Why Google Chrome May Soon Mark Your Site as “Not Secure”

Do you know if your practice’s website is being served over a secure connection?

It’s easy to find the answer. Look at the top of your browser window in the address bar. If your web address starts with “https,” then your site has a secure connection. Many browsers will also put a little lock icon next to the URL in the address bar if the site is secure. If the URL starts with just “http,” your site is not being served over a secure connection.

Chrome, a web browser run by Google, recently announced that it would begin marking all websites using insecure connections as “Not Secure” starting in July 2018. If your website has forms or other text input fields and is not using a secure connection, this notice is already showing up for your website in Chrome. Chrome is currently the most-used internet browser, holding over 50% of the market share worldwide, so this change will be noticeable to many internet users.

What does it mean to have a secure connection for your practice’s website, and why are browsers like Chrome pushing so hard for secure connections? Let’s dig in.

What Does HTTPS Mean?

HTTPS stands for Hypertext Transfer Protocol Secure. Sites with “https” use Secure Sockets Layer (SSL) to encrypt data. There are a lot of technical aspects to how this works, but essentially, any data transmitted between the web browser and the website is encrypted. This means that if the data is intercepted, it will be unreadable.

When you visit a site that is “https,” rather than just “http,” you can be assured that any information you submit is secure and protected. This is especially important for any site that processes private information like credit cards or even passwords. If you are buying something online, make sure that at a minimum, the credit card submission area is “https” to keep your credit card information secure. Anytime you need to enter login information or submit any other private information, you should also ensure that your information is secure.

Why HTTPS Is Important for Your Practice

As a medical practice, you’re well aware of HIPAA laws and your obligation to keep patient information secure and private. This extends to your website, as well. If your website has a contact form or appointment request form, you are required to take the necessary precautions to keep that information secure. Switching your site to “https” is the best way to ensure that the information submitted on those forms remains secure and private.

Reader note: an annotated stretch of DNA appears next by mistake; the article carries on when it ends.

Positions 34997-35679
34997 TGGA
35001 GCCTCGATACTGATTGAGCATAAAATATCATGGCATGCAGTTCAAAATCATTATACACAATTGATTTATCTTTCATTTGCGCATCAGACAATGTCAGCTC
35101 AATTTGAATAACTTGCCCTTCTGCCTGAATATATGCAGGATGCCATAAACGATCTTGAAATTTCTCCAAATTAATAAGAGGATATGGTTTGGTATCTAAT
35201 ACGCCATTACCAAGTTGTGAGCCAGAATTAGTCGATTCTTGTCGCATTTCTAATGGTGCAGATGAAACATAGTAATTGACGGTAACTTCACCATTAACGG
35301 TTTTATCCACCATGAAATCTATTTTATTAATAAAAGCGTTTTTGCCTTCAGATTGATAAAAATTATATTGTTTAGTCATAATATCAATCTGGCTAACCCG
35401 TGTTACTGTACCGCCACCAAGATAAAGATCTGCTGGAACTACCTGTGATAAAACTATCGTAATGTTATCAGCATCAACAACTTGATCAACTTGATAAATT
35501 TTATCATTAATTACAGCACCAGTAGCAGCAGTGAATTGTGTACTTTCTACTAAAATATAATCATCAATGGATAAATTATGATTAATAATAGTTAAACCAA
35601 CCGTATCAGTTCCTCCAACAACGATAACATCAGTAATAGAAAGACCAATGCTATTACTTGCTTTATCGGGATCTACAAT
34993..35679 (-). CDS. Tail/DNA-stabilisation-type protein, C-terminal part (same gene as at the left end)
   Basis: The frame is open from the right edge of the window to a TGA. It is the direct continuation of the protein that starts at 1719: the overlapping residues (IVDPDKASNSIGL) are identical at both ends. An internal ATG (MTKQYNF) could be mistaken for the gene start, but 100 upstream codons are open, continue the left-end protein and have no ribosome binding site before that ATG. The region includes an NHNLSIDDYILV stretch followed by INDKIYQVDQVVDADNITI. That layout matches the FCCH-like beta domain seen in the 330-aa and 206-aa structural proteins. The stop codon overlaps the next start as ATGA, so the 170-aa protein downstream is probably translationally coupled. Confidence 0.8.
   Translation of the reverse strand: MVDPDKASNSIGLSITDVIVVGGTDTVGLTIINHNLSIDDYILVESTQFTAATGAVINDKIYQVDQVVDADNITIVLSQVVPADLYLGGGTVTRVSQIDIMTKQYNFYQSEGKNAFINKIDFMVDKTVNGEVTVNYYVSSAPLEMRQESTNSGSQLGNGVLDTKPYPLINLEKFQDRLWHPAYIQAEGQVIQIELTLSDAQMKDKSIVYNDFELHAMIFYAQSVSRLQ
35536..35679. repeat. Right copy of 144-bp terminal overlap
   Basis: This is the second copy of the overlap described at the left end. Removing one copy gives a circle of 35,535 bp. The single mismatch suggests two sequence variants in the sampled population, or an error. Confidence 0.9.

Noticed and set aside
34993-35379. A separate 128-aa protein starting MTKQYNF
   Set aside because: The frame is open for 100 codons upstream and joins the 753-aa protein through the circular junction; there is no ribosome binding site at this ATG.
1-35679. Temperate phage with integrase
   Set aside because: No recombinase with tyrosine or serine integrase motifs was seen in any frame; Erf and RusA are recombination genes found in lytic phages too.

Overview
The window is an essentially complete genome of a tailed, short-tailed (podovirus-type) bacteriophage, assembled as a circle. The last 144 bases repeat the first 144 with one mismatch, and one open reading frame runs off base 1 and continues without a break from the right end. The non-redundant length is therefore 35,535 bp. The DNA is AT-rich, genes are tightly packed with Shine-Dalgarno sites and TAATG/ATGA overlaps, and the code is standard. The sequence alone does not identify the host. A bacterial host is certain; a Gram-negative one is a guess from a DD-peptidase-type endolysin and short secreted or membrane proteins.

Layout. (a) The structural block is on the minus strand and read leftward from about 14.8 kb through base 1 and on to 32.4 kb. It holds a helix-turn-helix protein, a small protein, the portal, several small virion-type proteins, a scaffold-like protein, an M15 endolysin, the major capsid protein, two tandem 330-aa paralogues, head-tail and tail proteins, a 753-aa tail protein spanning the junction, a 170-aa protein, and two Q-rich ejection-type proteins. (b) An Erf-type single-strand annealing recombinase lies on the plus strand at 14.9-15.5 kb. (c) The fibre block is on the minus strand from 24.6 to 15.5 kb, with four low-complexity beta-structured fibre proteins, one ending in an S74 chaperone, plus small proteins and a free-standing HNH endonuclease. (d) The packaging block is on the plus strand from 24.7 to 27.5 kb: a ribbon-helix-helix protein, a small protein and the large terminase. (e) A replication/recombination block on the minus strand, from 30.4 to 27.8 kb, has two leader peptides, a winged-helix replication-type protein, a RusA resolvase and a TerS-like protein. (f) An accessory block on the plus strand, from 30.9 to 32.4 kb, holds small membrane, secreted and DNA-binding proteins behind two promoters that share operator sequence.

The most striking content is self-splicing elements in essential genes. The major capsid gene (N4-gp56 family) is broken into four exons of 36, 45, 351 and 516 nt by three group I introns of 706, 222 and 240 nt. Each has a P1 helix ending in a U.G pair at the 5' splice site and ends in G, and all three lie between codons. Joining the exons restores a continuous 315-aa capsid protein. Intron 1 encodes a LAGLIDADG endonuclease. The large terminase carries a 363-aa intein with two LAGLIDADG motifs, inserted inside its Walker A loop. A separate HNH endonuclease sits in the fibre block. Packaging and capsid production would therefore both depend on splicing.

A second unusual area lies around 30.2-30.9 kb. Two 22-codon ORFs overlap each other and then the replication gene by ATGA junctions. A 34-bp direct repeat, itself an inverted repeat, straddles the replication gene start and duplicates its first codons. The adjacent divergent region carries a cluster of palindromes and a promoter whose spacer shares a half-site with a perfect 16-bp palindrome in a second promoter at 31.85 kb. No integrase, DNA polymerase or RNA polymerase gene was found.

Browsers like Chrome, Firefox, and Safari already indicate that sites are secure by putting a little green lock icon next to the URL in the browser window. This is a subtle way of letting website visitors know that a site is secure. The planned security warnings will be more noticeable. Starting July 2018, Chrome’s plan is to have text that reads “Not Secure” next to all HTTP URLs in the browser. HTTP websites that have forms or text input fields already have the “Not Secure” warning in Chrome browsers, so this warning may already be showing up for your website if you have those features. It’s also important to keep in mind that other browsers may eventually follow suit with the standards Chrome has set for security in order to compete.

Browser security warnings can also affect the patient experience on your website. If a patient visits your site and sees a security warning, he or she may have be hesitant about continuing on your site out of concern that private information could be intercepted. Even if you have taken steps to make your forms and other submission areas secure, the “Not Secure” marker on the rest of your site may be a red flag for those patients. That’s not the type of impression you want to make. You want your patients to know that you will do everything possible to ensure that their information is always kept secure and private.

If your practice has a website, security should be a top priority. These upcoming changes by Chrome indicate that security is becoming increasingly important. As a medical practice, protecting your patients’ information is also very important. Give yourselves, and your patients, the peace of mind that comes with knowing private data is secure.

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